Eleven-year old Jean Claude Ngirinshuti, son of a father working for a monthly salary of Frw30,000 or US $55 and a jobless mother, is in urgent need of critical medical attention.
The boy can no longer eat normally, and is said to be extremely weak. He dropped out of school as a result of an illness, but even worse is that he is at the risk of losing his life in a few years’ time.
Ngirinshuti was born at Kigali’s King Faisal Hospital in 1997 where doctors then diagnosed him as a Ventricular Septal Defect (VSD).
This in simple terms means he has a hole in the wall of one of his heart chambers, rendering the all-important body organ critically defective.
This is a rectifiable, actually not-so-complicated medical problem according to medical practitioners, but which is not-so-affordable either.
At Nairobi Hospital in Kenya, the operation costs Frw15m (US$28,000), and this caters for only surgical equipment and drugs.
The other items such as professional fees, accommodation, meals, air tickets for patient and attendant, etc, are not included in the above amount.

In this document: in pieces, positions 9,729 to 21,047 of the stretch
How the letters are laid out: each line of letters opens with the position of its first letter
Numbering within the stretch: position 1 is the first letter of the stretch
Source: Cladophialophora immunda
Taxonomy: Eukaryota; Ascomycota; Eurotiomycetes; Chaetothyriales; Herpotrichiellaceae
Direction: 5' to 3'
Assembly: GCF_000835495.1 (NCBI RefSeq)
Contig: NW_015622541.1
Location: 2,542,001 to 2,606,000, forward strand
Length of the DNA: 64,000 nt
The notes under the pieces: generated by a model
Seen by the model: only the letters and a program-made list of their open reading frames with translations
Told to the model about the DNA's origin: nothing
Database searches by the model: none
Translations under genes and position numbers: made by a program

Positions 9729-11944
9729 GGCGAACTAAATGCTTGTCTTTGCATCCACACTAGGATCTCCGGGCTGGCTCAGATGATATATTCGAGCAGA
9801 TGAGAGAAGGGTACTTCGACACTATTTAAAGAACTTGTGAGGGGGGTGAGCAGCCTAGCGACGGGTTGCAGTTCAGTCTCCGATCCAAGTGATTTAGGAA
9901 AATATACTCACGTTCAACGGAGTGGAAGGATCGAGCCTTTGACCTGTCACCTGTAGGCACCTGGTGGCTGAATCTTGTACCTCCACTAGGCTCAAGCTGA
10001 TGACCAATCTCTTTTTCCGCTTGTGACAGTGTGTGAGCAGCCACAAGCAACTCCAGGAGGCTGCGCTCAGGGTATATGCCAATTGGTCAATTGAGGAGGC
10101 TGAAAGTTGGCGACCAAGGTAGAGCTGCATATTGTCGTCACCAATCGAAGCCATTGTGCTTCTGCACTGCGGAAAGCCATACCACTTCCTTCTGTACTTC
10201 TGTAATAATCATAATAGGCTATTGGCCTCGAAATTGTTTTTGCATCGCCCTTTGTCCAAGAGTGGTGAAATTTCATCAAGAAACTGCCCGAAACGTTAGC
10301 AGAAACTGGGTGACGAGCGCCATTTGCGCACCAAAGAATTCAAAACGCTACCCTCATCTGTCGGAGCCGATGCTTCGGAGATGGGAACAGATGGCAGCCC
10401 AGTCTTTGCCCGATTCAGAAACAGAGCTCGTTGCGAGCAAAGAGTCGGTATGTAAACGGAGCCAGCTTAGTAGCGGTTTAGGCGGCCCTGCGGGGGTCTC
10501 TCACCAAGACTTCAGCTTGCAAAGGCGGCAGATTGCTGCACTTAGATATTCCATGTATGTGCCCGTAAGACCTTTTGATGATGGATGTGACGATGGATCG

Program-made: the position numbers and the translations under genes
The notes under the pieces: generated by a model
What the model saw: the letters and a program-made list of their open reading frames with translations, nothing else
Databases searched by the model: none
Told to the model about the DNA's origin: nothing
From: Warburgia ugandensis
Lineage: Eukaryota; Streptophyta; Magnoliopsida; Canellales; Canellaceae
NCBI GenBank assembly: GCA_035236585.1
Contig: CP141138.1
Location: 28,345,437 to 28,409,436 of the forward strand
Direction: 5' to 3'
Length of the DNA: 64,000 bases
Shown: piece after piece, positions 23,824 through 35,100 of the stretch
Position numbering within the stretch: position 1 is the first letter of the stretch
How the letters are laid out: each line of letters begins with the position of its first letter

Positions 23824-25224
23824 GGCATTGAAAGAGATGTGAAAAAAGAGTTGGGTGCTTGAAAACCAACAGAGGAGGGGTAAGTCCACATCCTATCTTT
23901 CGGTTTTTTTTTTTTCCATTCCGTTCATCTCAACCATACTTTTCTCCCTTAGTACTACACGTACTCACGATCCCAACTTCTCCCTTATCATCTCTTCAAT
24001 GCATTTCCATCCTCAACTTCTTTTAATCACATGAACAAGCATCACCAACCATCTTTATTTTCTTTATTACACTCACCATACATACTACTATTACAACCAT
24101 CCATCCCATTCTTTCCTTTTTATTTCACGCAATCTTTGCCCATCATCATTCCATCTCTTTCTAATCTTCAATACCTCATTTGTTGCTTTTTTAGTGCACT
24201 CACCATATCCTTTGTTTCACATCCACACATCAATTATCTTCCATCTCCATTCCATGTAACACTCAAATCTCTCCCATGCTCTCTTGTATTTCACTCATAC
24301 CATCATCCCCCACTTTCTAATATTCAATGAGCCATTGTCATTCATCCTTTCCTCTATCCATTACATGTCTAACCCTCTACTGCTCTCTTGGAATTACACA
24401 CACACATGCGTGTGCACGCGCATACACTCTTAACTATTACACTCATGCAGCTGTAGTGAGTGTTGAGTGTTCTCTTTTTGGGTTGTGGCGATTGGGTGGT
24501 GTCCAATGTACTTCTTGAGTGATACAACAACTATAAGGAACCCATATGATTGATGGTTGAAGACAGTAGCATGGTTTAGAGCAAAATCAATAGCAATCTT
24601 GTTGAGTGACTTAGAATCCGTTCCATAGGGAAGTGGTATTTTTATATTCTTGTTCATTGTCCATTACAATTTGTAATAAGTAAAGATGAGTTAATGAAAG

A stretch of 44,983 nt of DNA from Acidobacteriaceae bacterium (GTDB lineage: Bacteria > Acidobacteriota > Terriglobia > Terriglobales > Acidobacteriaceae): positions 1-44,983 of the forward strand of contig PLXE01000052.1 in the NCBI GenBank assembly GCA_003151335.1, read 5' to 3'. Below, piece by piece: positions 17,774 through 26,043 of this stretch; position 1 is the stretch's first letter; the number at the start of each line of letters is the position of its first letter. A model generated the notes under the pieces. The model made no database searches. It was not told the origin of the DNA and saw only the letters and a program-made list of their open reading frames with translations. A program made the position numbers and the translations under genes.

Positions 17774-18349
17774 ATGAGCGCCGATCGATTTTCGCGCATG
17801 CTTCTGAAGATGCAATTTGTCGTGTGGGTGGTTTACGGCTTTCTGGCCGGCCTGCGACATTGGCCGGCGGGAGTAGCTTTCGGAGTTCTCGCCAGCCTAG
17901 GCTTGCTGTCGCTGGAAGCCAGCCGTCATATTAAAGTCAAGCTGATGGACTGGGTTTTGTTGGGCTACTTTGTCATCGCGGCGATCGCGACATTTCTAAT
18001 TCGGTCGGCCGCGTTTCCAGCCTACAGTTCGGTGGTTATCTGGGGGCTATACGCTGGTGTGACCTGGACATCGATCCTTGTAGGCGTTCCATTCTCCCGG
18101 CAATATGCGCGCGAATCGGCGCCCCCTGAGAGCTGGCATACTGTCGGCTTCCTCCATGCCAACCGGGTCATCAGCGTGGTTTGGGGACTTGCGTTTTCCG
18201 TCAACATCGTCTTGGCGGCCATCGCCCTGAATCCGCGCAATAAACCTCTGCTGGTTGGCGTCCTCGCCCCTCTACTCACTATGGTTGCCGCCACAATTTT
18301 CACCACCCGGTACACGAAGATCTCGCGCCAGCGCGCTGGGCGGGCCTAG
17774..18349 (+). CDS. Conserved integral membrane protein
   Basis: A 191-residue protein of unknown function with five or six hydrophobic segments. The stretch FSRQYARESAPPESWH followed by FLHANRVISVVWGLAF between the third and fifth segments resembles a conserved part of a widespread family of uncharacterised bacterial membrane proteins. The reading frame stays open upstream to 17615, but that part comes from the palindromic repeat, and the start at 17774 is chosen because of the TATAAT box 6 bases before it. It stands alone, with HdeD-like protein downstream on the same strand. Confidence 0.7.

However, the cost of giving Ngirinshuti hope of life by surgical means may after all not be out of reach, even for the ordinary people.
This is because King Faisal Hospital itself, in conjunction with two separate teams of American and Australian surgeons, conducts voluntary open heart surgery sessions twice a year.
The only fees involved are related to pre-surgery exercises such as consultation, laboratory tests and examinations. Americans were here in April, while the Australians are due in October.
King Faisal being a high end medical facility, even figures for mere consultation and laboratory fees can prove to be high for a family of seven with a single bread earner bringing home a paltry figure.
Which is why the public needs to come in and lend a helping hand to Ngirinshuti, buoyed by the possibility that this seemingly hopeless heart case can be turned around in our own backyard at Faisal, at a minimum fee.
But the public is also hereby called upon to be ready to step in generously in the event that the operation cannot be conducted here.